Rompers for men are "nowhere near new," but they may never have a moment like they did earlier this year. Decades after James Bond rocked a similar one-piece on screen, a garment called the RompHim divided the nation when it made its first social-media appearance in May, and by the time its creators started shipping to customers, "a slew" of knockoffs were trawling for startup funding on Kickstarter, most of them failing to repeat the RompHim's success. But one company, Getonfleek, went wild with the concept, churning out scores of outré variations. The top seller? This tribute to Kim Jong Un ($100).
Now you won't need that submarine. The Self-Propelled Aquanaut Suit ($825,000), created by a Canadian marine technology firm and sold by Hammacher Schlemmer, allows intrepid divers to venture to depths of 1,000 feet as they explore shipwrecks and other wonders of the ocean floor. Rotary joints allow for some mobility in the arms and legs, while four thrusters control vertical and rotational movement. A shoulder-mounted HD video camera records your surroundings, and the metal claws enable closer looks at interesting specimens. For safety, there's a 50-hour life support system and an intercom for communicating with a support crew.
All loafers are easy to slip on, but the Loewe Slip-On Loafer ($690) tears down the shoe's last wall of resistance. Under new creative director Jonathan Anderson, the Madrid-based fashion house has devised a crushable back so the wearer doesn't have to bother slipping a heel in when a full-dressed look isn't required. The front of the men's version is made of calfskin or crocodile, and the rear of soft deerskin that can be stepped on over and over — "perfect for the quick-change act you have to pull off as you pass through airport security," according to The New York Times.
After a day at the beach, nobody wants to climb into a car with feet and toes coated in sand. Enter the WORX Hydroshot ($120). Sure, the first truly portable pressure washer was built to tackle bigger jobs, but "for sun-worshipping neat freaks, this rechargeable power cleaner is a game changer," says The Wall Street Journal. Pull the trigger and it unleashes a spray up to five times more powerful than a garden hose's, enough to "blast every last grain of sand off your feet, beach gear, and delighted offspring." You can add a bottle attachment or just use a hose drawing water from a bucket.
Terra ($393) is an armchair that takes the phrase "lawn furniture" literally. Designed by an Italian art collective, the lounger promises hours of grassy comfort if a buyer is willing to work for it. The creators sell only the chair's hidden cardboard substructure or, for those seeking a cheaper option, the plans for making it. The buyer must assemble the frame, fill it with dirt, add grass seed, and keep it watered for 10 days. About two months later, it'll be a lush emerald throne that requires only occasional trimming. Plans for a sofa and children's chairs are also available.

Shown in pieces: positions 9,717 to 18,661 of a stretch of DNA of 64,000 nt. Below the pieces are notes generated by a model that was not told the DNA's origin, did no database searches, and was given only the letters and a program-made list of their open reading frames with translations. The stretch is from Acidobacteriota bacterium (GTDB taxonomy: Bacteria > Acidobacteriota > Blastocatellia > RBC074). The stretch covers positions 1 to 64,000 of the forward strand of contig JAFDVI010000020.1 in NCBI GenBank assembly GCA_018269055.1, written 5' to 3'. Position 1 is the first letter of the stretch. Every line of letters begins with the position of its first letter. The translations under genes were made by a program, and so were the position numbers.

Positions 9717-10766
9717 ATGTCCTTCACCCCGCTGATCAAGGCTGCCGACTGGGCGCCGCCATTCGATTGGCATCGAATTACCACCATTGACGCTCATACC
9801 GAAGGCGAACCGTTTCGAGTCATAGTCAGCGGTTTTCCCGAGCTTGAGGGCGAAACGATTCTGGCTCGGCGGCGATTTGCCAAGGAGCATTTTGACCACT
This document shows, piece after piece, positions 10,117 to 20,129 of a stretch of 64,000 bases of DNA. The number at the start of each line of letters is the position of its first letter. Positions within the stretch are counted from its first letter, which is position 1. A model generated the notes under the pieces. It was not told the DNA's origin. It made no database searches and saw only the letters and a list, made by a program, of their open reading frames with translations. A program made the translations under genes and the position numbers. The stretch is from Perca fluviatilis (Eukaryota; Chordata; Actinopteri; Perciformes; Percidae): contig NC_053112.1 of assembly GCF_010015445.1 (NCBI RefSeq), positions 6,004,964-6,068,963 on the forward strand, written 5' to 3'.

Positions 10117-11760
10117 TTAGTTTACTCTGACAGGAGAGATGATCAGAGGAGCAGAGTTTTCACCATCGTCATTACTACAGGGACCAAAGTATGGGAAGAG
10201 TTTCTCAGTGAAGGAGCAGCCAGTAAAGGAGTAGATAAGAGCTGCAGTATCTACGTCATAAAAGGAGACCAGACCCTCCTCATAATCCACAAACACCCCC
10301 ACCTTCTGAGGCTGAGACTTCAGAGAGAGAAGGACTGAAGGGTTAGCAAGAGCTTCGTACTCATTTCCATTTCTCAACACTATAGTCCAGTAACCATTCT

Owners of beachfront properties can now rest easier. With the Survival Capsule ($13,500), a watertight aluminum pod created by a Seattle-area aerospace engineer, there's not a hurricane, earthquake, or even tsunami that can't be waited out. Made of aircraft-grade metal, the capsule is equipped with bulletproof porthole windows, a GPS beacon, air canisters, and two pilot-style seats (larger models are in the works). The capsule can withstand 40,000 pounds of pressure, according to designer Julian Sharpe. His first customer, a Microsoft executive, will be attaching hers to a long steel tether so rescuers will be able to find her.
Finally, the One Percent can rest easy. The Van der Hilst Tailormade Pillow ($56,995), marketed as the world's most expensive item of its kind, is available in a luxury edition that has a 24-karat gold cover and a zipper decorated with a large sapphire and four diamonds. The pillow itself was developed by a Dutch physical therapist and requires a 3-D scan of the client's head so that the memory-foam foundation can be custom-sculpted by a robot. Craftspeople then cut and sew a custom cover, made from Egyptian cotton, mulberry silk, or breathable Tencel. Leave out the gems and gold fabric, and you can have the rest of the experience for just $4,995 — "because that's way more reasonable."
If the only thing that's kept you from buying a submarine was the complexity of the controls, "it's time to get your checkbook ready." The Undersea Aquahoverer ($1,500,000) makes navigating underwater as easy as driving a car, because it's designed to hover in place automatically when not being directed by either driver. Created by Hammacher Schlemmer, the craft can operate at depths to 400 feet and has six ducted propellers that'll move it in any direction. If you spot a shipwreck or interesting marine animal, you can chat with your co-pilot through a built-in intercom system.